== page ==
“As of now, if your cryptocurrency is hacked, it is gone. This is the main reason why properly securing and protecting your digital assets offline is important,” he advised.
No holistic regulations governing cryptocurrency exist. That is why cryptocurrency is a highly volatile asset.
“The Biden administration is discussing U.S. regulations. While we expect to see movement in that direction, it could be a while until widely accepted regulations are in place,” he added.
Holding the Right Card
CompoSecure’s recently launched storage hardware wallet enables consumers to have self-custody and manage all their digital assets in one offline place. This approach gives ownership of the crypto keys only to the user.
The company’s innovative solution is the Arculus Key Card which uses a CC EAL6+ secure element to encrypt and store your digital keys. It is not connected to anything. If you lose it or it gets stolen, no one else can use it.
When a crypto owner makes a transaction in the Arculus Wallet App, it requires the user to tap the key card to his or her mobile device. This is an important security step in the three-factor authentication that Arculus uses to keep crypto keys safe and secure.
The card communicates with the wallet app to authorize a tap-to-transact secure near-field communication (NFC). It involves no Bluetooth, no Wi-Fi, no USB, and no cords.
CompoSecure on Tuesday announced the same approach for non-fungible token (NFT) support.
Cashing In on Crypto
Dealing with cryptocurrency issues can become much like a rabbit hole. The more your dig, the further into a financial abyss you fall. To ease the transition into crypto banking, we asked Adam Lowe to shine a light on the subject.
E-Commerce Times: Do crypto platforms provide digital protections?
Adam Lowe: Some cryptocurrency platforms do provide types of cyber or crime insurance, but like most insurance policies there are limitations and loopholes.
So, must consumers understand about the basic guidelines for digital asset ownership and who owns the keys to the crypto?
Lowe: The most important thing to understand is who owns your keys owns your cryptocurrency. Consumers need to educate themselves on custodial versus non-custodial assets.
Additionally, utilizing exchanges or hot wallets that use a continuous internet connection keeps the door open to threats of hacking and theft.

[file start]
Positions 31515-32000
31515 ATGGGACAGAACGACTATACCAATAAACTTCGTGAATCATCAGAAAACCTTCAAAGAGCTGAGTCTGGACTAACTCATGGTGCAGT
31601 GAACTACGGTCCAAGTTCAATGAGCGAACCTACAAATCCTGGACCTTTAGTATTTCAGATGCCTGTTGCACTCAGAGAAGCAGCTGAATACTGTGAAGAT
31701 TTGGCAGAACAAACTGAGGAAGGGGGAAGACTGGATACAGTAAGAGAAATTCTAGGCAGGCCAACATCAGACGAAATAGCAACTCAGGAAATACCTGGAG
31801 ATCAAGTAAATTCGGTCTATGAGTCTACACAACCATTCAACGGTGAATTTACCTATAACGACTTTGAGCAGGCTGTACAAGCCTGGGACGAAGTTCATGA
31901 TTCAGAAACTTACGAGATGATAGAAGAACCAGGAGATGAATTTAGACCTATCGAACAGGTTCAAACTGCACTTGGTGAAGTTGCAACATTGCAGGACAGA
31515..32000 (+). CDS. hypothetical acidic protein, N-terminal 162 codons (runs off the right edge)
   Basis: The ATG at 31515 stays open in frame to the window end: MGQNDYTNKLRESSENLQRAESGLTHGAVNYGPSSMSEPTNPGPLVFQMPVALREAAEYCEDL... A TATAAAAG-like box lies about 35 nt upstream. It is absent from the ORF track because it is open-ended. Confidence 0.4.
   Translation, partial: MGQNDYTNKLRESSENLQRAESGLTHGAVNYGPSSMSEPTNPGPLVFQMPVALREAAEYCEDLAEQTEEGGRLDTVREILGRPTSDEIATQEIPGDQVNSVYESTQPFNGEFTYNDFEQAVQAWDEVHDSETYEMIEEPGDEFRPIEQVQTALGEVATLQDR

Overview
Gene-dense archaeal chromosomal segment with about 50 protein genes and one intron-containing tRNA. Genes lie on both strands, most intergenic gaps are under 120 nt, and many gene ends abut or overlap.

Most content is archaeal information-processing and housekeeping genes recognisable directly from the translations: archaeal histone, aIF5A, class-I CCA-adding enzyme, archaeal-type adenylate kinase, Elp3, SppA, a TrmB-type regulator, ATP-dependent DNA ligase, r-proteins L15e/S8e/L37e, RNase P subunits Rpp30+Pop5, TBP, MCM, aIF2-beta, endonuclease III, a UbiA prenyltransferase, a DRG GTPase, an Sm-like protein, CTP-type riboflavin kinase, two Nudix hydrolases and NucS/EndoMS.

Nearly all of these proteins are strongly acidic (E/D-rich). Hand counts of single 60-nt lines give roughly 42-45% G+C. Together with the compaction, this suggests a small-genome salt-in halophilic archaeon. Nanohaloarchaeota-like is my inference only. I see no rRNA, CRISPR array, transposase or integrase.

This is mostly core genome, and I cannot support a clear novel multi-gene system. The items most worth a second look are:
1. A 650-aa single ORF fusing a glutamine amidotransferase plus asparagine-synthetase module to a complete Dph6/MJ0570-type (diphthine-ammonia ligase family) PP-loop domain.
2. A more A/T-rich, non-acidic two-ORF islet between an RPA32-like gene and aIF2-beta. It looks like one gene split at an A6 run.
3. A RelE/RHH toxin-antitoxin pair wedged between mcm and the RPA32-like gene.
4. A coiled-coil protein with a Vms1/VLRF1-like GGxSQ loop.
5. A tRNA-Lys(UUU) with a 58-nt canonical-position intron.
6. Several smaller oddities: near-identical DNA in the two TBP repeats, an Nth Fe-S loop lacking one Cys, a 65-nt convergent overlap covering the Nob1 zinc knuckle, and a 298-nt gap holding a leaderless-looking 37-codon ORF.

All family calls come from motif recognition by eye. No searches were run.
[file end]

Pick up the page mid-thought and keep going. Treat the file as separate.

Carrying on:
It is also vital to utilize multifactor authentication (MFA). Three-factor authentication is extremely valuable because it ideally looks at something you are such as a biometric, which can be a fingerprint or facial recognition. It requires something you know, such as a personal identification number or PIN.
Lastly, it needs something you have, such as our Arculus Key Card. This added step of security is crucial to ensure only you have access to your assets.
How does self-custody work?
Lowe: That means you own your private keys. The keys are what grant access to full control of someone’s digital assets instead of trusting a third party to be the custodian and arbiter of your digital assets.
Utilizing a hardware wallet, such as Arculus, will provide self-custody as only you can access your private keys and manage your digital assets.
What makes this method different from other custody arrangements with crypto brokers?
Lowe: Crypto brokers and centralized exchanges are third-party custodians. They have control and access to your private keys to purchase, move, and invest your digital assets accordingly. Non-custodial agreements hand over the keys and limit the layers of protection to the end-user.
How can self-custody protect consumers from online hackers and retain their digital assets even if they go bankrupt?
Lowe: With self-custody, no one can access your digital assets without your consent. This provides the necessary level of protection from hacks.
When it comes to an individual user going bankrupt, cryptocurrency is not considered income but rather property. Bankruptcy law is complex and very fact-specific, so I cannot give you guidance on what could happen to cryptocurrency in a user’s bankruptcy.
Is crypto investing for everyone or just those who can afford to lose?
Lowe: Cryptocurrency is currently being adopted at a faster rate than the internet. It is becoming mainstream. For some, it is their first investment venture. But like any investment, there is a risk of loss. As long as people understand the lack of regulations and high volatility, they can invest according to their level of comfort.